(continued) * 91.8% oppose restricting the right of Americans to use strong encryption programs that might also be used by terrorists, while 2.5% support the idea. * 76.7% oppose the $15 billion federal bail-out of the airline industry, while 14.7% support it. * 61.7% oppose the creation of a new Office of Homeland Security. Another 23.7% support the agency. * 47.8% oppose any additional restrictions on immigration into the United States, while 37.8% support such restrictions. * 84.8% support allowing commercial pilots to carry guns while flying. Only 9.0% oppose the idea. * 54.6% support allowing passengers to carry weapons while flying. Another 33.8% oppose the idea. The responses to those questions seem to indicate that Libertarians are, in the words of Benjamin Franklin, unwilling to give up "a little freedom to try to gain a little security," said Dasbach. "In most cases, by substantial majorities, poll-takers clearly refused to give up more civil liberties so the government could fight the War On Terrorism," he said. "However, in areas like immigration control and detention of legal immigrants, a significant minority were apparently willing to consider proposals they thought might prevent future terrorist attacks." In other poll questions: * 72.5% agree there is sufficient credible evidence that Osama bin Laden and his terrorist network are responsible for the September 11 terrorist attacks, while 5.7% disagree. Another 21.8% were undecided or gave no answer. * 77.4% support putting an American bounty on the head of bin Laden and his terrorist allies. Another 12.0% disagree with that proposal, while 10.5% were undecided or gave no answer.
Link Posted: 11/21/2001 8:36:09 PM EST
[url]www.lp.org/lpnews/0111/resolution.html[/url] LNC backs 'measured' anti-terrorist response The Libertarian National Committee has passed a resolution supporting military action against the terrorists responsible for the September 11 attacks on the United States. The statement, which was discussed at a special LNC meeting in Atlanta, Georgia on October 14, passed unanimously (with one abstention). The statement read: On Sunday, October 7, the United States launched military action against Osama bin Laden, the terrorist believed to be responsible for the September 11 attacks on the World Trade Center and the Pentagon. The U.S. military also struck military bases controlled by the Taliban regime of Afghanistan, which has sheltered and reportedly assisted bin Laden. While the Libertarian Party has been a consistent voice against reckless foreign interventionism by the U.S. government, we support action against the perpetrators responsible for the terrorist attacks. The vicious and barbaric attacks on the World Trade Center and the Pentagon, which bin Laden allegedly masterminded, cost 5,000 innocent Americans their lives. Such horrific crimes cannot go unpunished. A fundamental role of the United States government, as defined in the U.S. Constitution, is to protect American citizens against foreign attack. Therefore, it is proper for the government to take forceful action against terrorists who have already killed thousands of Americans, and who have threatened to kill more. Such criminals must be rooted out and destroyed before more innocent people die. Their training camps and weapons must be eliminated. Their supply infrastructure must be shattered. At the same time, the United States' response must be appropriate and measured. Every precaution must be taken to minimize injury or death to innocent civilians and non-combatants -- in Afghanistan and in other nations. To do otherwise is not only a violation of America's ideals, it would also create future enemies for our nation and continue the cycle of violence and revenge. We also call on the United States government to publicly reveal the evidence that conclusively links bin Laden and his terrorist network to the September 11 terrorist attacks. While much circumstantial evidence is available, and while bin Laden has made statements condoning the September 11 attacks, the U.S. government has an obligation to conclusively demonstrate that he is guilty of mass murder. Such evidence would not only help swing world opinion firmly behind the United States' actions, it would make a clear and compelling case that justice is being served by the recent military actions.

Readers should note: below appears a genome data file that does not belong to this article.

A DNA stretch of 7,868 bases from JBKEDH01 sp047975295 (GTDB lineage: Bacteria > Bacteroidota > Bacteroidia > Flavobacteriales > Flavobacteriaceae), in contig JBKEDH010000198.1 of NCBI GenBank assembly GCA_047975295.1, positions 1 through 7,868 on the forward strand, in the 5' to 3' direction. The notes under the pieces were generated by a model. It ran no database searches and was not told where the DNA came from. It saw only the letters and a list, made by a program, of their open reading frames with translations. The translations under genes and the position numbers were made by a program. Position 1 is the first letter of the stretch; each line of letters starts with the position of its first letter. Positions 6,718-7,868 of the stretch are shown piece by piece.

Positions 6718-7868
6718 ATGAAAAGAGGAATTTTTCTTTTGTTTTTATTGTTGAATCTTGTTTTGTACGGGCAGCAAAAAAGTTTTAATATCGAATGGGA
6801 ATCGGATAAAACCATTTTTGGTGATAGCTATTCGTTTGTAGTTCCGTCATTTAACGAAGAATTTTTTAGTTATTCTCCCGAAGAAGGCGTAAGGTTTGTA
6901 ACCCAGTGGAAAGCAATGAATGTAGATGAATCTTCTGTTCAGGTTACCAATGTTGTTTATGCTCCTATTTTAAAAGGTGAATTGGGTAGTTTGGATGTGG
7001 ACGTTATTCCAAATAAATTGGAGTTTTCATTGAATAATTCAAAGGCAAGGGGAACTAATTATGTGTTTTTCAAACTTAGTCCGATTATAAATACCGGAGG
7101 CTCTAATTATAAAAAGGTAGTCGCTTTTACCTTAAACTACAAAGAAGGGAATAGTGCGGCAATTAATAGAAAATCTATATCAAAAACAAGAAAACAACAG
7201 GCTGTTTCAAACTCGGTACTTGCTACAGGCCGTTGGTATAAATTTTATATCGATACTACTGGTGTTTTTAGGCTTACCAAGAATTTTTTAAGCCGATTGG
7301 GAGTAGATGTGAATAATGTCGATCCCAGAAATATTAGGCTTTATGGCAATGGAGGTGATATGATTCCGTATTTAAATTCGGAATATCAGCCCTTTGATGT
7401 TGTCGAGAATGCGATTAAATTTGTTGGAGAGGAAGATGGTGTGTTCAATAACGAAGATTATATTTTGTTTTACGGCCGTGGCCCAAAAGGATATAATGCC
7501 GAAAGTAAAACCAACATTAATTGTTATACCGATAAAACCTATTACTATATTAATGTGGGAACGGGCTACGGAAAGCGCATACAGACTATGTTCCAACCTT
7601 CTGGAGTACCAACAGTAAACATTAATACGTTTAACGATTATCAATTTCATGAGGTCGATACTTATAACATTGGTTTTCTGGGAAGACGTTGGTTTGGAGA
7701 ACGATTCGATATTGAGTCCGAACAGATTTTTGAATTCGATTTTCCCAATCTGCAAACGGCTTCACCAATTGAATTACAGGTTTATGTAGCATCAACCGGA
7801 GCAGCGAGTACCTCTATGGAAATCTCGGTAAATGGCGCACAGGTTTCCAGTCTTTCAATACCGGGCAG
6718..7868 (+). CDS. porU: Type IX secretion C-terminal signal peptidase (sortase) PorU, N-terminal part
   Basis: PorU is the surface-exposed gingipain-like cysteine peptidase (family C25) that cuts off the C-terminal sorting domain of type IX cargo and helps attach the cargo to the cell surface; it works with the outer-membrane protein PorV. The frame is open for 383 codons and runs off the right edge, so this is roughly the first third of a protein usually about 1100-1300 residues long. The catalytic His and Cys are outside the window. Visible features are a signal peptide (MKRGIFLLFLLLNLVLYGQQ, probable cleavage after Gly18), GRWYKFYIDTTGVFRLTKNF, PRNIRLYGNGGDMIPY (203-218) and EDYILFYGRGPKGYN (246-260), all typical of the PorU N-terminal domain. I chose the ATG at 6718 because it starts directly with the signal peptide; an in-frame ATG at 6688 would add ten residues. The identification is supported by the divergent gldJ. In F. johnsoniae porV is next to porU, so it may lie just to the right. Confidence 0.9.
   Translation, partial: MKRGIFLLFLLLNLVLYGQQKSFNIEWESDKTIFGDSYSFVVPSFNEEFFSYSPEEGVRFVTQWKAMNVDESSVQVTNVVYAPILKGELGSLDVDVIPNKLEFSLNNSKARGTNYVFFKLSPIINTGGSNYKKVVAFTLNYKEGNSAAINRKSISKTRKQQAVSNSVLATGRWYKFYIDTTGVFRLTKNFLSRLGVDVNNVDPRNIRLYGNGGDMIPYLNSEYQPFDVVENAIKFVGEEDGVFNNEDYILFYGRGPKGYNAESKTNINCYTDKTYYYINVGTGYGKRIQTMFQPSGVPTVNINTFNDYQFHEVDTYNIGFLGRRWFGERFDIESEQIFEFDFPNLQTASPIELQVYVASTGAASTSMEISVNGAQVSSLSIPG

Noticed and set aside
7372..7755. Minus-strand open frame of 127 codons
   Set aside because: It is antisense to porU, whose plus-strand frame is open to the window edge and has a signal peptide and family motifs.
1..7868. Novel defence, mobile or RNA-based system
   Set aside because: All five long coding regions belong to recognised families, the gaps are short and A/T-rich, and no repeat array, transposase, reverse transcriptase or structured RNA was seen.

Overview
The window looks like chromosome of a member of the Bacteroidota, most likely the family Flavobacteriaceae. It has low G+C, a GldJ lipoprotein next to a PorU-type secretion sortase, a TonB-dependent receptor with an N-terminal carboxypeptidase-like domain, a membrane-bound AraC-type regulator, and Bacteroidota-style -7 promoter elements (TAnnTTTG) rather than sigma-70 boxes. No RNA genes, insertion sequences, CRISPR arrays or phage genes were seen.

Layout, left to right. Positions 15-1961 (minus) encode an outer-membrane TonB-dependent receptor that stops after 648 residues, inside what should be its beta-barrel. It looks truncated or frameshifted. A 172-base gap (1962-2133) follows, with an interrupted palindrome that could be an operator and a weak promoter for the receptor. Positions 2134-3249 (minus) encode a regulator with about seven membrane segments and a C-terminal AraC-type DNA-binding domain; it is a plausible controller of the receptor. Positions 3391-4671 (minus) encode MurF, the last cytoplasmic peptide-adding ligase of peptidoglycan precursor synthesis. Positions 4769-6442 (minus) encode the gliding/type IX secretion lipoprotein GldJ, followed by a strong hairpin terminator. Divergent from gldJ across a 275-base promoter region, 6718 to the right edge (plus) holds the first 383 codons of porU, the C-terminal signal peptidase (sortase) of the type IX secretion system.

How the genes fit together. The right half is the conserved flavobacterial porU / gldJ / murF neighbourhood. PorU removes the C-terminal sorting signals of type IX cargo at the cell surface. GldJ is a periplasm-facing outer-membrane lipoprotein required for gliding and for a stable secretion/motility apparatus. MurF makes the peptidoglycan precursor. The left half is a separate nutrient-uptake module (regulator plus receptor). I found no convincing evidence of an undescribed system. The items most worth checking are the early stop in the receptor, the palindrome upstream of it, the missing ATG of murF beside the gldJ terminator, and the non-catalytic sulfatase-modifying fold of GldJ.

Link Posted: 11/21/2001 8:36:45 PM EST
(continued) The Libertarian Party must take a more cautious stance about the military attacks on Afghanistan's Taliban government. Yes, there is considerable evidence that this totalitarian regime has aided bin Laden, and, yes, it refuses to assist the U.S. government in bringing bin Laden to justice. But it is a sovereign nation, and a military strike against it is an act of war. According to Article I, Section 8 of the U.S. Constitution, only the United States Congress has the power to declare war. If military action against the government of Afghanistan is indeed appropriate, then the U.S. Congress should establish this by debating and passing an official declaration of war. Such an action would make the attack constitutionally legitimate, and protect the vital separation of powers upon which this nation's government was founded. The United States government should also announce clear, measurable, and finite goals for this War on Terrorism. Any military action must not be allowed to turn into an endless, global war against numberless, shadowy targets. America's best interests will be served by decisive action that targets the guilty, spares the innocent, and ends as quickly as possible. Finally, the United States has an obligation to consider a new, positive approach to foreign policy for the future. Years ago, President Thomas Jefferson articulated a foreign policy that consisted of "peace, commerce, and honest friendship with all nations, entangling alliances with none." Such a foreign policy -- deeply rooted in American tradition and principle -- would reduce the chance that terrorists will ever again want to strike a bloody blow at America. As our nation embarks on this new war, the words of Thomas Jefferson echo down the centuries, and point in the direction of an America that can be at peace with the world -- and have less to fear from foreign enemies.